Faculty: Health, Social Care & Education
BSc (Hons) Medical Science
Category: Sciences nutritional and pharmaceutical
4 July 2017
Studying a science course is exciting and hard work, with a lot of practical sessions that are really fun. Here's the lowdown on my Medical Science degree.
I’ve just finished my second year studying Medical Science. Especially in first year, there are a lot of practical sessions which are really fun, and you’re able to do lots of advanced practicals which make you feel like a real scientist!
However, there were a couple of things that I would’ve liked to know before I started the course, especially when it came to the practical sessions. Here are some Q&As that I think will be useful for you before you start the course.
What does a Level 2 laboratory mean?
A level 2 lab works with organisms which could pose a potential biological risk. Due to this risk, specialist clothing such as gloves, goggles, and lab coats are worn so not to cause potential harm or injury. Special biohazard containers are used for any biological samples used as well as correct containers for any contaminated sharps.
How many lab sessions do you get compared to lectures?
In your first year, you get a three-hour session every fortnight. However, it will decrease in your second year. Depending on your course, you may have more practical sessions than others. Pharmaceutical Science has more laboratory sessions due to the majority of modules in second year being chemistry- or drug-based. As Medical Science becomes more theory-based in the second year, there will be fewer lab sessions taking place; however if the module is practical, there is more sessions. There are more practical sessions in first year, as everyone must know certain tissues and organs in detail and practical sessions help with that.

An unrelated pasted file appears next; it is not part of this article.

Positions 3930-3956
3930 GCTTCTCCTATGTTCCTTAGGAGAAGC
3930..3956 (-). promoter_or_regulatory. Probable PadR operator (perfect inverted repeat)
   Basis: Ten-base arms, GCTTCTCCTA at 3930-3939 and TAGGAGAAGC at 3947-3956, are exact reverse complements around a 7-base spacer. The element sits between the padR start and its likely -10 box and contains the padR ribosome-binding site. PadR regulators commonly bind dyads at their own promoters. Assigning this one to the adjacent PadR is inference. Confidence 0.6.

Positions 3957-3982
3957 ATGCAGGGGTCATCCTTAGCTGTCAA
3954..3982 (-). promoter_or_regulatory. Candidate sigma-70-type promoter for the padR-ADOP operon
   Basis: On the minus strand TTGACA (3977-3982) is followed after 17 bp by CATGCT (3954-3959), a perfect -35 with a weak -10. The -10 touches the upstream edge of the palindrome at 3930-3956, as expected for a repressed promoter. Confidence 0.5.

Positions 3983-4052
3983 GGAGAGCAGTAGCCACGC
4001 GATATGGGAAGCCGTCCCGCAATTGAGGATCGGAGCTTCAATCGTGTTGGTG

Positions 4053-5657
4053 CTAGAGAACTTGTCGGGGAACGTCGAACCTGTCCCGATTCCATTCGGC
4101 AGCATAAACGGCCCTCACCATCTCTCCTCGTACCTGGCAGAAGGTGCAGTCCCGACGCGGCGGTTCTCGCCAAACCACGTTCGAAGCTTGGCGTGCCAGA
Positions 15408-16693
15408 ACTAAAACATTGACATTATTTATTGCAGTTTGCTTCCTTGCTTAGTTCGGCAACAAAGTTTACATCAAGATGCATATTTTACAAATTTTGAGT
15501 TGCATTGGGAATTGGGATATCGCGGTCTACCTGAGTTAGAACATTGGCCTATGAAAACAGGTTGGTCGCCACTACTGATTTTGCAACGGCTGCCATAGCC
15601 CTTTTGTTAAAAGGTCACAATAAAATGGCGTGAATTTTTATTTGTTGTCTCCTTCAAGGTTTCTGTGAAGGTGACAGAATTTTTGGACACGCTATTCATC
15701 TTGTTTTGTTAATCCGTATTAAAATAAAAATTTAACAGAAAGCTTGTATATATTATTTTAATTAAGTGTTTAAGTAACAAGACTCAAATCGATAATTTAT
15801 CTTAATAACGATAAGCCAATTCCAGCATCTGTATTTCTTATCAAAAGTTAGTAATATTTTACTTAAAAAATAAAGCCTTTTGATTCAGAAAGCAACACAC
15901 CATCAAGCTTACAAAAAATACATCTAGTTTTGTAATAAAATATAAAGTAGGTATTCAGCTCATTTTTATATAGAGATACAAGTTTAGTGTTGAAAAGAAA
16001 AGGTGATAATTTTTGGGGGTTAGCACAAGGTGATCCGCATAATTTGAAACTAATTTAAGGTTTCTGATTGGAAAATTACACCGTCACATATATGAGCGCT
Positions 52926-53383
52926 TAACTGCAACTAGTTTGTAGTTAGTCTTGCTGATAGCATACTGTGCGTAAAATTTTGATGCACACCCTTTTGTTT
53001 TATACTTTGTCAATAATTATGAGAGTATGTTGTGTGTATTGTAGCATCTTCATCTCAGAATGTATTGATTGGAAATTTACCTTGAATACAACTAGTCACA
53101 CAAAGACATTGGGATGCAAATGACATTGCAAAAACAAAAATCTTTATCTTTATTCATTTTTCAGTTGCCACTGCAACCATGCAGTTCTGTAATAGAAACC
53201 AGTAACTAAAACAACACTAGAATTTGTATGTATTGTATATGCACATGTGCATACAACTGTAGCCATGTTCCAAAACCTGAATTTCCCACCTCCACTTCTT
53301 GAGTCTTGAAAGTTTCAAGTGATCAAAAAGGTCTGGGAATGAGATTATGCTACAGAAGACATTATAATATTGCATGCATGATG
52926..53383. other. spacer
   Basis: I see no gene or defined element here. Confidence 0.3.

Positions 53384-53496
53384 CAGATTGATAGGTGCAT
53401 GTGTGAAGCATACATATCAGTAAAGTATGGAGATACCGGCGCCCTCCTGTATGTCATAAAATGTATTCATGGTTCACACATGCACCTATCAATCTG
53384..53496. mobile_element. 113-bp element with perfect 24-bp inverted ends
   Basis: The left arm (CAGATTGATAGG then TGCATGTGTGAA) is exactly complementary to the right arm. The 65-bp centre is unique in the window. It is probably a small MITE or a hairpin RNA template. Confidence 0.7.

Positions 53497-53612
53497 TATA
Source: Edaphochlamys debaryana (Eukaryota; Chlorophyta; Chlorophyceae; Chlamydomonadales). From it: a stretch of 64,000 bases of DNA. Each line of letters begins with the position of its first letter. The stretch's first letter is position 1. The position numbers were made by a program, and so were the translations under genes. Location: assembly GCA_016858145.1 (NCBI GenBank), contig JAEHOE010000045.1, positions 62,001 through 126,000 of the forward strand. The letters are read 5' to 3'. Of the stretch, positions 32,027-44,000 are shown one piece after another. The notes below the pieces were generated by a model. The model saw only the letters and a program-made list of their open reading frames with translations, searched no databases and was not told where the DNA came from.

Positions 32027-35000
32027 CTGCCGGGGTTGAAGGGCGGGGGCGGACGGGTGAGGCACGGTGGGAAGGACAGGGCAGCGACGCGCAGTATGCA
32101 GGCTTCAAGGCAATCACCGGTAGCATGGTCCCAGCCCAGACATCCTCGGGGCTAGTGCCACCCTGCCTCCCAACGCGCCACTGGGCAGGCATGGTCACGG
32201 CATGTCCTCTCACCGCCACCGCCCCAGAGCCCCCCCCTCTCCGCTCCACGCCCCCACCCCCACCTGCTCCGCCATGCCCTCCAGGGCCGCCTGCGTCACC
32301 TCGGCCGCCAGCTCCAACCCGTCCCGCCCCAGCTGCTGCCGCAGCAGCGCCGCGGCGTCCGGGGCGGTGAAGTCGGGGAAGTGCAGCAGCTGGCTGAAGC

Some modules in my course don’t look relevant. Why do I need to attend those modules?
Every module applies to the course even though it may not look like it. Medical Science deals a lot with experiments and the wider community and therefore everyone must know certain topics which allow you to be the best kind of medical scientist. The course is not just biology based, and each student must be able to apply a lot of different topics to the course to progress as a student as well as a graduate.
Is there a lot of work to do outside the lectures?
There is always work to do and books to read to help you in the course. There isn’t a massive workload, however you must be prepared to put the hours in and to study hard to achieve the best possible grades.
How closely related is Medical Science to Pharmaceutical Science and Nutritional Science?
The three courses are linked quite closely and they all need to have a general understanding of the anatomy to understand how everything works when they relate it to each of the course. In the first year there are a lot of shared modules with a couple modules being specific to each course. As the years progress, the modules become more specific to each course and there aren’t as many shared modules.
Do I need to do anything before I start the course?
There isn’t much to do or read to prepare for the course. I would suggest getting a couple of the books on the reading list from the John Smith's book shop on campus. Apart from that, just make sure you’ve got lots of paper and pens – and try and make some friends so you know a few people when you start!